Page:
Lessons from the hive: is there a queen in the house?

Queens have many statuses and meanings in our society.  Royal blood to be preserved. Anachronistic relics from the past. crowns of state. Powerful.  Powerless. Dignified beauties. High maintenance girls. Gender at play.

In the hive, queens are the mules.  They carry all the genetic material for the next generation.  Her sole function is as the reproducer.  A well mated and well fed queen can lay up to 1,500 eggs in comb cups per day—more than her own bodyweight in eggs.  If she begins to lose her reproductive power, her pheromone scent will wane, often leading to a de-throning, a showdown with a new queen that the girls have raised to kill the old.  Yes, there are no wise, sagey elders in the colony, ageism is rampant.  The workers generally die of overwork after 30 days, and are replaceable. A good queen can last up to 5 years, but that is rare these days, 1-2 is more likely, given the toxic world around them.  And yes, there is also sexism in the colony.   The whole colony of worker bees are girls, except when mating time comes around every year. Then there will be some boys, otherwise known as drones, who are quickly disposed of if the colony is bursting with new babies and they are taking up space and resources. Out on their backsides, into the unkind world beyond to fend for themselves.

And the world for busy bees is a hard cold, reality these days.  Both for the city bee and the rural bee. There are the unprecedented wildly swinging temperatures which might cause a hot day in December and a freezing day in May when they are supposed to be dancing in the flowers collecting nectar.  Their favorite flowers, including weeds, and fruited trees are often doused in insecticides and pesticides by well meaning gardeners.  Over time, this will weaken and kill a whole colony.  Genetically modified roses and plants have seeds that are coated in those very same pesticides, infecting the flowers.  A society of the survival of the fittest, indeed.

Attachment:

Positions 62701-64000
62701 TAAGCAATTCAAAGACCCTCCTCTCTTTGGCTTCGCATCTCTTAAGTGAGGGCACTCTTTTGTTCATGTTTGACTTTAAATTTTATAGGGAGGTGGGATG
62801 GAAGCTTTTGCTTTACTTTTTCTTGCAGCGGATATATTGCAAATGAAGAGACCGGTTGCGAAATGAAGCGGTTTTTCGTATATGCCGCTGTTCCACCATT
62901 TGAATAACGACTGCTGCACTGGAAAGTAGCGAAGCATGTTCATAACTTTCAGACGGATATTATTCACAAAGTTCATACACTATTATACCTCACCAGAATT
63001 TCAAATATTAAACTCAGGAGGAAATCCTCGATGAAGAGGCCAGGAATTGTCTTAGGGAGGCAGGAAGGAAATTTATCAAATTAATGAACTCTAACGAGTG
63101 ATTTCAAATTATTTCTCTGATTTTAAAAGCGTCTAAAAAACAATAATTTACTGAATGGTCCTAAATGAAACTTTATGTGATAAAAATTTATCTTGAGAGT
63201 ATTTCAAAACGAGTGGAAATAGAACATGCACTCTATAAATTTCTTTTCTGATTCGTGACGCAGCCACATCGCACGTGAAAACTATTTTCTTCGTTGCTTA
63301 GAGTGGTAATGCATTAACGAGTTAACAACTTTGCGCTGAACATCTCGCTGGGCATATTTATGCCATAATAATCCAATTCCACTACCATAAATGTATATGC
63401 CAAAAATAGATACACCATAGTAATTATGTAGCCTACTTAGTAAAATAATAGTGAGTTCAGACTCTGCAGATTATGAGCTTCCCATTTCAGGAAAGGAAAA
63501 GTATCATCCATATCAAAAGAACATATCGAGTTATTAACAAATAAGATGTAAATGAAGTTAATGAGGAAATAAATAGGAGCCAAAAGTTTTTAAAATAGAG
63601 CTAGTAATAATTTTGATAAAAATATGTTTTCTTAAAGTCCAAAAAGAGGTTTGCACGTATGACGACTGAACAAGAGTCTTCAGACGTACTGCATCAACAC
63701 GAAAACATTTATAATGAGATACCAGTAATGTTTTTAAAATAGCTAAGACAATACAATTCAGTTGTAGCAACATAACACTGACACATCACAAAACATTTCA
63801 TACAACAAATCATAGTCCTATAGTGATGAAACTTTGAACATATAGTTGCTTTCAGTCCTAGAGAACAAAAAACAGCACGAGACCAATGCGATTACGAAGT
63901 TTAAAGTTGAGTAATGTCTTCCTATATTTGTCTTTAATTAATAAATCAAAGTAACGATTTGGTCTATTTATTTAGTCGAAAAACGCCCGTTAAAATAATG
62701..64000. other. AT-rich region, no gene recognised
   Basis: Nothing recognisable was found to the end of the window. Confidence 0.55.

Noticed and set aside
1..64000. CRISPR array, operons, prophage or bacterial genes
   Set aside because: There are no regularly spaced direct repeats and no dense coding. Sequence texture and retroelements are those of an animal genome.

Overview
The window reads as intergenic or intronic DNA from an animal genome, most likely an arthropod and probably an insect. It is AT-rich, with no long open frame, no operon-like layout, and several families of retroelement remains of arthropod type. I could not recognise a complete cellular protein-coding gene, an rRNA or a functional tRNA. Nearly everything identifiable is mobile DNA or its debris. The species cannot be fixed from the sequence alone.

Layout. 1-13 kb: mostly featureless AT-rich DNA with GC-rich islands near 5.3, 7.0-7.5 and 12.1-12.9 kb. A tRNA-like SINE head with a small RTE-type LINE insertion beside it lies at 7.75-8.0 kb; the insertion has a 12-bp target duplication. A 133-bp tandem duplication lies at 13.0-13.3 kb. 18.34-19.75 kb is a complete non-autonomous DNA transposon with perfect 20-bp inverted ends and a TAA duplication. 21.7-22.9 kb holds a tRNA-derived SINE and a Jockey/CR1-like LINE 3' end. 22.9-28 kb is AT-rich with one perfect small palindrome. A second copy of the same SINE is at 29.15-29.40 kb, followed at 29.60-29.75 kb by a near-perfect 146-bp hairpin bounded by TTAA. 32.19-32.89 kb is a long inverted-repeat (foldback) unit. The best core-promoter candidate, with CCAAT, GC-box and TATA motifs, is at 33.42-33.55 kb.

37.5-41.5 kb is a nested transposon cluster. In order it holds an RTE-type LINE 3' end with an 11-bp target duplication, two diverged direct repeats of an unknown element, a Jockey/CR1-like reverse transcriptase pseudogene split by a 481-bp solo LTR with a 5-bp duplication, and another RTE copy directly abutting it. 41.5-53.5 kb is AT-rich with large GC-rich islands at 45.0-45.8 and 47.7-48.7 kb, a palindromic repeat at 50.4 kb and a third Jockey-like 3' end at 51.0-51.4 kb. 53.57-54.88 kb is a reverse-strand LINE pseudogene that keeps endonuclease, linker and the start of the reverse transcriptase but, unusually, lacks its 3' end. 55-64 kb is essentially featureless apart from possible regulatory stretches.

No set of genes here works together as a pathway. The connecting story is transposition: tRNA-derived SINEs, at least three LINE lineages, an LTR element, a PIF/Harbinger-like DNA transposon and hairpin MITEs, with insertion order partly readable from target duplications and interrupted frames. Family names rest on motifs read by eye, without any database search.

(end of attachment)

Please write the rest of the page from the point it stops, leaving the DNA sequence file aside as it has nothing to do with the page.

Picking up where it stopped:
When I went to open my hive yesterday, I was concerned that it be “queen right”, meaning—-without a queen, the colony will surely perish, soon.  This particular swarm of bees was collected off a tree by my bee mentor, Carolyn.  She brought it to me with reassuring words that it was a strong colony and likely held a virgin queen.  O no!  A virgin?  That would mean she needs to go out on her dangerous mating flight alone and find some local boys to give her sperm for life.  It could be that there were no drones in the neighborhood.  It could be that the Spring winds would swept her away to another county, another zip code, and she would not make her way back.  O no!

For a week I held my breath as the girls oriented to their new home.  They seemed to settle in after their initial angry and confused sprawl into this large covered box.  I waited and watched.  Pollen being brought in is a good sign that babies are due.  Pollen being the high protein food of choice for baby bees.  Lo and behold, I caught sight of a few leg sac full’s of pollen scurrying into the doorway over the weekend.  Eagerly I put on my bee hood and took my smoker and went to check the nursery.  Nothing that I could see in the way of eggs, larvae, baby bees, a queen. Only a swarm of bees busily hanging new comb.

If there is no queen sighting soon, I must find one for them.  Time is of essence since it takes 21 days for a honey bee to grow from egg to adult and begin it’s work.  All my current bees could be gone by then.  A haunting thought.

I’m wondering where I’m going with this….what exactly is the lesson from the hive today? How about this? Make sure there’s good, strong women to bring about the next generations.  Take good care of them.  Give them rights, education, a voice.  Let them do the work they are called to.  Provide a healthy, safe world with clean water, air and soil for them to grow up the little ones of the future——else there be a ghost town, a shell instead of thriving communities.

And remember, if mama ain’t happy, ain’t nobody happy.

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